In relation to estrogen assay, Group 4 presented statistically higher concentration compared to Groups 1 and 2 (Figure 1). No statistical difference among Groups 1, 2 and 3 and between Groups 3 and 4 were verified. Oxytocin concentration did not differ statistically throughout pregnancy (Groups 1, 2 and 3) and parturition (Group 4) (Figure 2).
Estrogen concentration in Groups 1, 2, 3 and 4. a,b represent significant difference among Groups (p < 0.05).
Oxytocin concentrations in Groups 1, 2, 3 and 4. a,b represent significant difference among Groups (p < 0.05).
Discussion and Conclusions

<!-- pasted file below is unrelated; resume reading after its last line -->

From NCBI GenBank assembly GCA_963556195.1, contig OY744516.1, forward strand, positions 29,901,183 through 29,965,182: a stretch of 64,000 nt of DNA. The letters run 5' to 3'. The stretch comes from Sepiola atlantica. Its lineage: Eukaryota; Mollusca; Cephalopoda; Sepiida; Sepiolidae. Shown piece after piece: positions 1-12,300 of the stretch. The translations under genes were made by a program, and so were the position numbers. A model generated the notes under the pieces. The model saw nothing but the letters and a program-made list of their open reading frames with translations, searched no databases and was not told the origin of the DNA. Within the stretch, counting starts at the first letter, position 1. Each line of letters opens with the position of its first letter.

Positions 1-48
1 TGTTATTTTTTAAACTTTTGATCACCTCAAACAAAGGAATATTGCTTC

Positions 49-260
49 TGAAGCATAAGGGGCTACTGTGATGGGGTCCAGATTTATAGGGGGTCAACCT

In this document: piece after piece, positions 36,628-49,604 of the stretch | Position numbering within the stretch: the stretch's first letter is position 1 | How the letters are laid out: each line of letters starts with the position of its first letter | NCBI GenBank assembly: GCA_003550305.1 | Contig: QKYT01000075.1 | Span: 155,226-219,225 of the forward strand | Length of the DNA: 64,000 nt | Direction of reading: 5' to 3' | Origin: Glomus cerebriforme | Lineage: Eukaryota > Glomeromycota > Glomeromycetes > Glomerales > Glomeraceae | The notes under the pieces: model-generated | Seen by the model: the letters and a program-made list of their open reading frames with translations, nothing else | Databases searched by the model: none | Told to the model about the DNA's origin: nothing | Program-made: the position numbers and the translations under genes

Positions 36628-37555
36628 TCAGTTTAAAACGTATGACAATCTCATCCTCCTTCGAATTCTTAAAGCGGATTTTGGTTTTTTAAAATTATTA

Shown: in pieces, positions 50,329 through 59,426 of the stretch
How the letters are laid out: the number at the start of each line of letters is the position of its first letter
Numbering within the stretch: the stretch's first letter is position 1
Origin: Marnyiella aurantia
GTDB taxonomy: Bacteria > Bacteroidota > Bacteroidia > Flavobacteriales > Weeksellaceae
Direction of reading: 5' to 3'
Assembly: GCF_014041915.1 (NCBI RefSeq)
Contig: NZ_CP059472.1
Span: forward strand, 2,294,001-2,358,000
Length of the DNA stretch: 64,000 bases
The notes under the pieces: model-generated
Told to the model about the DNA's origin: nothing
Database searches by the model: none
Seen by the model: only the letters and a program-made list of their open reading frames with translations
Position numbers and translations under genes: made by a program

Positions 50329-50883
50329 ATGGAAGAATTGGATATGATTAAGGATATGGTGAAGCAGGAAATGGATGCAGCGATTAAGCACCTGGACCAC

In dogs, research related to endocrinology and physiology of pregnancy and parturition includes the localization of the main tissue sites involved in the synthesis, secretion and action of reproductive hormones. Effects and changes arising from hormone interaction during these events are fairly known. Thus, the use of hormonal treatment for diseases associated with pregnancy and parturition is empirically performed. The increased level of estrogen verified in this study from 40 days of pregnancy onwards is in agreement with previous research (Luz et al., 2006). The increase in estrogen concentration at the end of pregnancy may be related to the stimulus of oxytocin receptors at the endometrial site and consequently release of prostaglandin F2α. In ruminants, this mechanism triggers luteolysis and the onset of labor (Spencer et al. 1995). Thus, future research should be carried out in order to accurately relate those events in the canine species. In women, plasmatic concentration of oxytocin remains low throughout pregnancy and parturition. However, treatment with estradiol may enhance oxytocin circulating levels (Amico et al., 1981, Mitchell et al., 1998). Recently, Klarenbeek et al. (2007) showed that oxytocin concentration at the end of pregnancy in bitches remains low. However, it may increase only at the second stage of labor, but not necessarily at the time of fetal expulsion. The results of the present study can be corroborated by previous reports, as oxytocin profile remained constant throughout pregnancy and parturition. Despite the recognized placental production of oxytocin as a mechanism to induce luteolysis (Chan et al., 1993), it is known that circulating levels of this hormone do not change throughout pregnancy. This suggests that oxytocin profile in dogs has minimal influence in the onset of parturition. Hence, we can infer that the activation of oxytocin receptors in the myometrium may be a result of oxytocin paracrine action from placental origin. The information that arose from the present research can serve as a contribution to the practical application of hormones during pregnancy and parturition. However, future studies should be conducted to explain endocrine interactions and standardize endocrine profile for the scientific knowledge in the canine species.